• Michael Lederman says:

    Best thing about Wil Wright’s was the macaroons

  • Bob of the Village of Los Ranchos (NM) says:

    Yo Kathryn: the way I understand Mark’s introduction, there are probably no places to get Wil’s ice cream. However, you might try to see if Haagen Dazs ice cream is close…go here https://www.haagendazs.us/locator/ to find one in your area: put in your zip code; click on 5 miles to click on 25. Bon Apetitte!

  • Kathryn Starrett says:

    Hi, everyone! My husband used to eat this ice cream when he was a teen….he was born in 1929 and he lived in LA because his Dad was the Durango Kid. Anyway, are there any other locations or stores here I can purchase this ice cream? Thanks in advance!

  • Kate says:

    I worked at the Beverly Hills store on the corner of Beverly Drive and Charleville with wonderful Else who was my mentor and became my friend. When the business closed down, we stayed friends until she died. She bestowed upon me one of the marble ice cream tables and two of the chairs. I also had some of the heavy ice cream tubs and a couple huge milk cans. I painted the Union Jack on one of the milk cans and gave it to Else. I miss her so much.

  • DavidC says:

    The PS store became quite the hang out for me. Fun atmosphere and always good food and ice cream.
    There was one that made it the the Sun City area outside Phoenix. When visiting family there, an ice cream outing was a must.

  • Shelly Valladolid says:

    In what stores do you still find the ice cream?

  • Alan Rosane says:

    If your hand tires, hold the rasp at a 30-degree angle against the counter for leverage. If cheese or chocolate starts to melt in your hand, place the food and the grater in the freezer for a few minutes, then grasp the food with a kitchen towel and continue to work quickly, says Linda Carucci, author of Cooking School Secrets for Real World Cooks

  • john cottrell says:

    i am interested in buying the menu and post card you have for sale.

  • Lynn says:

    In the early 70s in Tarzana on Ventura Blvd my family would often go and have a sundae. Such wonderful memories though I was about 5 to about 9. But apparently Bob Crane opened the door there for my mother and me in my stroller. Wish I dI’d know where to find the ice cream. If I find out I’ll report back. Thanks for the stroll!!!

  • Greg Nolan says:

    I always went to the one on Santa Monica Bl, in West Hollywood. What a great place, and wonderful Ice cream.

  • Michael Luzzi says:

    There was a Wil Wright’s in Leimert Park in Marlton Square. When I was growing up, my mother and I rode our bikes there on weekends during the summer. Our favorite flavor was pistachio.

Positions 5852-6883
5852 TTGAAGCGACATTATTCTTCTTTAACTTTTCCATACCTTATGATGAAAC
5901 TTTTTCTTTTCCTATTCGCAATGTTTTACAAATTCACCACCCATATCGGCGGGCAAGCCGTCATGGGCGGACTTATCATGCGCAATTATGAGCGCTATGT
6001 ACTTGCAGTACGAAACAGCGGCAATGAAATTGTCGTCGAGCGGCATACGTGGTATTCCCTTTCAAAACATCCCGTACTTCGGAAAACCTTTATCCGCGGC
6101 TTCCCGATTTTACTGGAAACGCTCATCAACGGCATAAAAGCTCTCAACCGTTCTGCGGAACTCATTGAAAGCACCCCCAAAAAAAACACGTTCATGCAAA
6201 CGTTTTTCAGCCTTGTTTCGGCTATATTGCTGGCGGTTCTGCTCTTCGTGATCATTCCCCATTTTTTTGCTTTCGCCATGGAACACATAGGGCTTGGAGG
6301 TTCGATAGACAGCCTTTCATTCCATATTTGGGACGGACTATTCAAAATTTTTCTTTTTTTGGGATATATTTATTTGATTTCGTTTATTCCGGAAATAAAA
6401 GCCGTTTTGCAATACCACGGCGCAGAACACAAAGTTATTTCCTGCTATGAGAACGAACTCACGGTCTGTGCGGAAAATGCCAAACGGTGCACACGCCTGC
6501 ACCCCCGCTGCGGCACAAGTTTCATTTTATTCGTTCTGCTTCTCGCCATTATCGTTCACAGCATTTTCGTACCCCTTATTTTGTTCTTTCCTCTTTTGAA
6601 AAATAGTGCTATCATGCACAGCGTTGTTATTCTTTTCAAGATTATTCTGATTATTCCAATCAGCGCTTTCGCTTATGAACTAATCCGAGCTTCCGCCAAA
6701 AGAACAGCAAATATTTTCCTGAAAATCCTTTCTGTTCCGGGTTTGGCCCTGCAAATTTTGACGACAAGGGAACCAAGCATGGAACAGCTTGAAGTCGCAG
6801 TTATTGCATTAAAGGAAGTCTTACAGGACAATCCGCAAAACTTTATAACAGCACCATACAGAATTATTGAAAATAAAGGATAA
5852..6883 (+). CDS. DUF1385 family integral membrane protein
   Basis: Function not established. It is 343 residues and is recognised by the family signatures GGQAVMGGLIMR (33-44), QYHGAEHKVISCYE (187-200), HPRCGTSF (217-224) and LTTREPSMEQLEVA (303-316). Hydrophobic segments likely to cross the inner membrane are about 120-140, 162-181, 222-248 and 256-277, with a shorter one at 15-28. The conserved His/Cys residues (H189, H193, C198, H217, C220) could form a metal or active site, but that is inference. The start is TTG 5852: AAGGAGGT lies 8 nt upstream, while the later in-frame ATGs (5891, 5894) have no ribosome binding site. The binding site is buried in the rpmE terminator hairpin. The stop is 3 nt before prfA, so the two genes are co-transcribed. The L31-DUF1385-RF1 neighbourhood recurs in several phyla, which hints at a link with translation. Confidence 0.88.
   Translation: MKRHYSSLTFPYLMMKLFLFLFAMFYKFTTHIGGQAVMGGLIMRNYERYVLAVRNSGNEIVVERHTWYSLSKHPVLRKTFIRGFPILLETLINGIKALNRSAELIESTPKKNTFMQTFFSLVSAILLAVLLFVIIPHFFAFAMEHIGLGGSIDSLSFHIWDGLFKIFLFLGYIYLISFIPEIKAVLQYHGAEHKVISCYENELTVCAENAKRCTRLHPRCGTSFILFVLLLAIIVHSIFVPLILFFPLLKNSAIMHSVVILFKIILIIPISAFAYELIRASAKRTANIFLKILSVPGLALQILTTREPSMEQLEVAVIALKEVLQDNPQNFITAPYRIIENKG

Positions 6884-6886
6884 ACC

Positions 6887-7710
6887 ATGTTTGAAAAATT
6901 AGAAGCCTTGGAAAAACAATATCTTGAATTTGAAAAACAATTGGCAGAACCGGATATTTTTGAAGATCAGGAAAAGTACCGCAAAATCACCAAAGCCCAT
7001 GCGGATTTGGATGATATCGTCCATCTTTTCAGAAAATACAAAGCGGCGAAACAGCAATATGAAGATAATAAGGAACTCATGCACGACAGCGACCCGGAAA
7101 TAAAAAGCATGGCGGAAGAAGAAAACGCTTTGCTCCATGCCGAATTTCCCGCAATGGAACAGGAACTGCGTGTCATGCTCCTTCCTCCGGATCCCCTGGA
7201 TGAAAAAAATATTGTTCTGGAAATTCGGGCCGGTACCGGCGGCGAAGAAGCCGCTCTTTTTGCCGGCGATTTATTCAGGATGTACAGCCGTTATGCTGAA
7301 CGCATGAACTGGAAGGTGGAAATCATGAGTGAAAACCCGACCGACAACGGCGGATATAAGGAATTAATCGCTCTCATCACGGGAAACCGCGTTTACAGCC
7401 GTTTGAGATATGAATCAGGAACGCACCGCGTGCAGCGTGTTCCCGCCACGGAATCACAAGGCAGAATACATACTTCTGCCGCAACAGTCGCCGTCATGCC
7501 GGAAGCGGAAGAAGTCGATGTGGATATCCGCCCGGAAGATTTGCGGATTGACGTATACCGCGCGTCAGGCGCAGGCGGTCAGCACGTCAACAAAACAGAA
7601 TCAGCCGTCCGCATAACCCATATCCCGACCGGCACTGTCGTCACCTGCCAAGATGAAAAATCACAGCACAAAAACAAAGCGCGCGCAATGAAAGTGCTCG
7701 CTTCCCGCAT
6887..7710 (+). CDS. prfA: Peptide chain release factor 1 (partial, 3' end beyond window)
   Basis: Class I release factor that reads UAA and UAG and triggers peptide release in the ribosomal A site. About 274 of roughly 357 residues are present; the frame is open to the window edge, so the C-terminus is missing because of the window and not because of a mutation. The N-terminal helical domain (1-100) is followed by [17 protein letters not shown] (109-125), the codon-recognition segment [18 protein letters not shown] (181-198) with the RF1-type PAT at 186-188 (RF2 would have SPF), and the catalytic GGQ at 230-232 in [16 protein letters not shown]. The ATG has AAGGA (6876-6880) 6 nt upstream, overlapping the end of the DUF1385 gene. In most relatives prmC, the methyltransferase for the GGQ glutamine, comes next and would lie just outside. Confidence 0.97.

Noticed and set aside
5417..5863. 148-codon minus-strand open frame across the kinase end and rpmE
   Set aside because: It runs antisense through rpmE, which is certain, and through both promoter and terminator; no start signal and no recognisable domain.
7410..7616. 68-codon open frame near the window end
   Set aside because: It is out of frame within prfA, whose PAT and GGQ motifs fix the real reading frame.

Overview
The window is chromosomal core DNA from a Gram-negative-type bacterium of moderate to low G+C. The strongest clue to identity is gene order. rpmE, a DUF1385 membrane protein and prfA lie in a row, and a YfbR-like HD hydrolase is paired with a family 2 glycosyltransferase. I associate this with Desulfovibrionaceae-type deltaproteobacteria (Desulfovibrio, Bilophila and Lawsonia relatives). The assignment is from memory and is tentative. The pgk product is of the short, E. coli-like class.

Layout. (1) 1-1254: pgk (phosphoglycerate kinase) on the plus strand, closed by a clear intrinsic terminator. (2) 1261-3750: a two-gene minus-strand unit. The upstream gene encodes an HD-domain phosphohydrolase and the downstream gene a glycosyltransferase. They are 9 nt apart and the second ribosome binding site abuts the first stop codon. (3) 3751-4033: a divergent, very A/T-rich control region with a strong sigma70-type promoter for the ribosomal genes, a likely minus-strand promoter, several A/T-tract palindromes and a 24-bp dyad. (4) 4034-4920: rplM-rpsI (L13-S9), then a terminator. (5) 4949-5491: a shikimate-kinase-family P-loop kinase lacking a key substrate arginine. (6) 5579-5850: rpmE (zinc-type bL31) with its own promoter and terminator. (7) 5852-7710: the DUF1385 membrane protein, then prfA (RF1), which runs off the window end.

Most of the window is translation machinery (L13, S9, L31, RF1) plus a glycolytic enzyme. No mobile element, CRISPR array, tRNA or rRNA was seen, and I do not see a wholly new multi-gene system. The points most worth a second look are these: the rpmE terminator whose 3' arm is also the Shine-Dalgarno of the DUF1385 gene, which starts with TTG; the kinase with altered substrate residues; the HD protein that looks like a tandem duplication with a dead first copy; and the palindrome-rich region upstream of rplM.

• Norman Plunkett says:

    Wonderful article and response testimonies, Mark! Glad I researched and found you.

    My father lived in LA from 1906-1914. and his family represented Yuban coffee up and down the West Coast. In 1927 he returned to open a branch for the family’s Advertising Dinners Company in Chicago – Catering large groups but representing National Food Companies. Remarkable idea in early radio and zero television days. The kitchen and office were on Hyperion, near Glendale, across the street from Walt Disney Studios before they moved to Burbank.

    At that time the North Ridge of Silver Lake started being developed – it was the old Mario Family Ranch and the Disney family had already built on the top near Griffith Park overlooking Hollywood, Beverly Hills and almost the ocean on a clear day. Dad bought three lots West of the Disney Estate on Redcliffe Street and built a beautiful Spanish/Moorish home. All this to explain how I have a pre-1947 souvenir menu of Will Wright’s Ice Cream Parlor – the same
    as you have posted in your blog but much older as it has OPA information.

    In the early 1940’s we were back in the Midwest and traveled back to LA to
    bury great and regular grandparents at Forest Lawn in Glendale. That ‘s where I received and kept my souvenir Wil Wright menu from pre 1947 as there is a reference to the OPA a war organization that ceased existing in May 1947. It’s probably 1940 or 1942. I’m selling this “Near Mint” historical piece
    next week on Ebay with a opening bid of $20.00. I didn’t know if you wanted to let your blog responders know of the sale or you might be interested. Norman Plunkett

  • Becky says:

    Have to agree, was the best ice cream I & my sisters ever tasted. It tasted sooo smooth & creamy. Is there anyone who knows where I may purchase this Will Wright’s ice cream or something similar?

  • RSchindler says: